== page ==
Mother Theresa observed that we’ve “forgotten that we belong to each other.”  It should concern us that young Black men are killed and incarcerated at disproportionately higher rates than their White peers.  As Fr. Greg Boyle states, “The wrong idea has taken root in the world.  And the idea is this: there just might be lives out there that matter less than other lives.”  Our actions must contradict this “wrong idea.”

It should likewise concern us that our police act as if the members of the communities they’ve pledged to protect have begun to look like enemies.  This is, in part, about racism, but it is also about the increasing militarization of police and corrections training and administration.  Officer Wilson was doing what he was trained to do.  This does not excuse the shooting death of an unarmed teenager; it indicts the organization to which the officer belongs.  He did what he had practiced doing.  Were there ways to de-escalate the situation in such a way that both men walked away alive?  I’m guessing there were.  As far as I know, Michael Brown and Darren Wilson were strangers before the day of Michael’s death.  How is it then that they approached each other as enemies?  Sadly, the legacy of racial profiling had seeped into Michael’s understanding of police, and “shoot if you feel threatened,” real threat or not, was part of Darren’s training.  Both Darren and Michael had been marinated in our culture of violence and “othering.”  They weren’t fellow community members any longer; they no longer recognized the mutual benefit of respect and cooperation nor the value of life, everyone’s life.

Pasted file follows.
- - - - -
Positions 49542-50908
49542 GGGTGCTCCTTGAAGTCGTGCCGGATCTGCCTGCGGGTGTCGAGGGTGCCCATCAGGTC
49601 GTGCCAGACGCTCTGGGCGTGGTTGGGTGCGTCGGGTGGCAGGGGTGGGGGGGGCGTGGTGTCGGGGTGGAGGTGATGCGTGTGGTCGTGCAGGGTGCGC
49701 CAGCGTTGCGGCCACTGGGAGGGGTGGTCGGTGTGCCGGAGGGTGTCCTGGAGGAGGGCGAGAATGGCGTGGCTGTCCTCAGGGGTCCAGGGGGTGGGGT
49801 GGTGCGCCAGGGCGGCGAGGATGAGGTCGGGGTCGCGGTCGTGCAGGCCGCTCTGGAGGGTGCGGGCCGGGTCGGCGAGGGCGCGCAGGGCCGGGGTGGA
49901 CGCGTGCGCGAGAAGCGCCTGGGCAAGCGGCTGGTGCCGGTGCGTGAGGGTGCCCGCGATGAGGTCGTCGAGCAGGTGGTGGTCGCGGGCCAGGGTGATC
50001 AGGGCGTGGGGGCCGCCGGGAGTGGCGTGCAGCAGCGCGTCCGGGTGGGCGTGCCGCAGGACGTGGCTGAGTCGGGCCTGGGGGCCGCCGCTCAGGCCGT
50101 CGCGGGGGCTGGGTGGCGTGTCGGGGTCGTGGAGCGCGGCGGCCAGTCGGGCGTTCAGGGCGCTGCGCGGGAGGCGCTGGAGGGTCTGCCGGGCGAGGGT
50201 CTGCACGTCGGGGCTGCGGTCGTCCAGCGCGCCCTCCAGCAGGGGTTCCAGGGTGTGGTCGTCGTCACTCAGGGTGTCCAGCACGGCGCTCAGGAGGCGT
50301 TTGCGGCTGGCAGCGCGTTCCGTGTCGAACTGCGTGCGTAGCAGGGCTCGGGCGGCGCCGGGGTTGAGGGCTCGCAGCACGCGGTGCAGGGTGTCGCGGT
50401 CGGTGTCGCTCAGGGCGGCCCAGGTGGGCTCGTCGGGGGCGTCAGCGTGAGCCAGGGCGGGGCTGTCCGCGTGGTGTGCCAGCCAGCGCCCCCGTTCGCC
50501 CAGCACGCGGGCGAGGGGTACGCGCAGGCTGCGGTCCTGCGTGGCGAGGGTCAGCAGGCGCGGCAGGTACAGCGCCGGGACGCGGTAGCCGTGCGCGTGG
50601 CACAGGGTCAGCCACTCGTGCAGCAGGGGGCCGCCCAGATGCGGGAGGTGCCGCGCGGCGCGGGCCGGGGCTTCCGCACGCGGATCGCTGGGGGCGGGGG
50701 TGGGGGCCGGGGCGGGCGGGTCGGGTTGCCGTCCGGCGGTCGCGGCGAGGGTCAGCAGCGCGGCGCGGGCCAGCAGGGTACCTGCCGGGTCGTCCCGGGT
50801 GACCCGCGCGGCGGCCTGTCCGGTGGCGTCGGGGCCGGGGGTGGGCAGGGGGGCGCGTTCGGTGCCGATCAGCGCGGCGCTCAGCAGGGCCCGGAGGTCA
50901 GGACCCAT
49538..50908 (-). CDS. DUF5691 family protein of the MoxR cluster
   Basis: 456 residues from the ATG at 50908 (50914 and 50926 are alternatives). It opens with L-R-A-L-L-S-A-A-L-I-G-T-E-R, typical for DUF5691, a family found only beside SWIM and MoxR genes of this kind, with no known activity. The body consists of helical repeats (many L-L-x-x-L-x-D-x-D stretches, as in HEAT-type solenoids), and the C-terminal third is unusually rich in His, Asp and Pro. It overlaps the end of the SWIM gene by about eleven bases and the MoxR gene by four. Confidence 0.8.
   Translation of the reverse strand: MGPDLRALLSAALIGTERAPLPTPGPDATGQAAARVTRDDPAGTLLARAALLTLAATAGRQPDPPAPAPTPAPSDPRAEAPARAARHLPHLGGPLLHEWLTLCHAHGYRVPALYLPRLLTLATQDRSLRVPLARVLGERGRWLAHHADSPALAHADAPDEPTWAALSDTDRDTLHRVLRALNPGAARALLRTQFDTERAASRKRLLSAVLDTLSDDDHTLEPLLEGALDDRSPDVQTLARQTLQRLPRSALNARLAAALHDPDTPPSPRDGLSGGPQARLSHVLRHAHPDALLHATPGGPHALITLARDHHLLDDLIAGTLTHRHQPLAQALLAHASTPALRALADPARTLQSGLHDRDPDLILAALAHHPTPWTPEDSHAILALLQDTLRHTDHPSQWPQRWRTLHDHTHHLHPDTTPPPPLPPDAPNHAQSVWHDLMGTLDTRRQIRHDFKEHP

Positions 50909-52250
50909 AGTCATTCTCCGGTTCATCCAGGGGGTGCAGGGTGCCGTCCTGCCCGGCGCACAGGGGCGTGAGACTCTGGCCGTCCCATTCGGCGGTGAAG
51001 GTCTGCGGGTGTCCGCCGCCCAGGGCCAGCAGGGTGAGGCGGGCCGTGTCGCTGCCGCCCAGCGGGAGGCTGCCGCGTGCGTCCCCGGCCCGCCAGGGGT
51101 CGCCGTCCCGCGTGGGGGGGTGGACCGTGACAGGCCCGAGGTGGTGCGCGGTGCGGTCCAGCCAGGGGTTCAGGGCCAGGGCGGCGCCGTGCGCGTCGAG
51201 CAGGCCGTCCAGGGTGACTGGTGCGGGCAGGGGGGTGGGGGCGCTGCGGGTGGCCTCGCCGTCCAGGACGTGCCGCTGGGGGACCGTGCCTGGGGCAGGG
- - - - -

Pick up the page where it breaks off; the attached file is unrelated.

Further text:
Respectfully and humbly, I recommend three ways to begin healing and reimagining the challenges before us:

  • Do everything in your power to better understand how racism is affecting your worldview. I know that I am still a work in progress having reaped the benefits of White privilege. Collectively, we need to dismantle the racism that shapes, to one extent or another, everyone in our society. Work beside those who “look” or believe differently than you do for a more cohesive community and a less violent nation.